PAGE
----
#GIY / Gardening takes time: what the lockdown has taught us on our relation to time

Will I have enough time?

This is the question I asked myself when the team of the agriculture committee of MIJARC Europe proposed the idea of the Grow It Yourself challenge. I would have to buy seeds, potting soil, put it all in pots and make sure that my plants get enough light but not too much, that I water them enough but not too much… I know today that most of us were wondering about these questions.

What we didn’t anticipate was that the date we had set for the start of our campaign (April 1) would be in the middle of the lockdown period.  Not knowing how long the quarantine lasted, the anxiety that came with the global pandemic, teleworking days that all looked the same, with no interruptions from taking transport or going for a walk… All this has shaken our relationship to time.  Spatial and social inequalities were compounded by temporal inequalities, between those who suddenly had nothing to occupy their days and those who found themselves with even more work, doubled by childcare.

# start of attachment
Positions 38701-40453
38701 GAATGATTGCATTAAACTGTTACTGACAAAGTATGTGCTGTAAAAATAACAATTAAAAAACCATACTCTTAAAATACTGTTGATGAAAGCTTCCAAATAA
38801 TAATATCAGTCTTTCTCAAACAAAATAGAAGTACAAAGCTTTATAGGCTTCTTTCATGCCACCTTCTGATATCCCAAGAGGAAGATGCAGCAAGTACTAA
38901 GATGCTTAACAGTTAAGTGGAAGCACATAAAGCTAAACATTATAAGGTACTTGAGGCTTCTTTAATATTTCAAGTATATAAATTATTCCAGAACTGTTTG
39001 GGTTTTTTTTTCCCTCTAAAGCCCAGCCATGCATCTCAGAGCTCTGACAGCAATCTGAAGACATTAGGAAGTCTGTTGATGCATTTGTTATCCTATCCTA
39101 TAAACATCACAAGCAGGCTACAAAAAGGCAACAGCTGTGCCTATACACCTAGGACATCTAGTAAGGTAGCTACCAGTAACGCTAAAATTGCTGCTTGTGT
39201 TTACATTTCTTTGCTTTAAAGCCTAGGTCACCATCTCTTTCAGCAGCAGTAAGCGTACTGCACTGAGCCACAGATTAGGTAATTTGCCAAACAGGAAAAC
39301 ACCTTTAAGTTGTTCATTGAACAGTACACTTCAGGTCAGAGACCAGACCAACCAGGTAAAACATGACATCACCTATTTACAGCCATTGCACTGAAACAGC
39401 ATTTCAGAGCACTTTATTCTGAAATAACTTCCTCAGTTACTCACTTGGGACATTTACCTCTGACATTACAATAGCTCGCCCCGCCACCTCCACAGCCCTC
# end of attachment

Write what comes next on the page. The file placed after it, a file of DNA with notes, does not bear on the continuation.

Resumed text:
In this context, gardening has emerged almost as a symbol of our questioning of our relationship to time. It is an activity that requires patience as well as a form of slowness. And as I watched my plants germinate, make leaves and then finally the vegetables appear, I became more and more comfortable with the idea that this totally new period we were living through had its advantages in the midst of chaos. For once, I wasn’t coming home from work so exhausted that the only mechanical gesture I was capable of was checking my smartphone.

I read, I watched old movies, I cooked and… I grew life. I hope you’ll forgive me for the possible mawkishness of that statement, but all the same, the quarantine brought me back to basics, and for that I am grateful.

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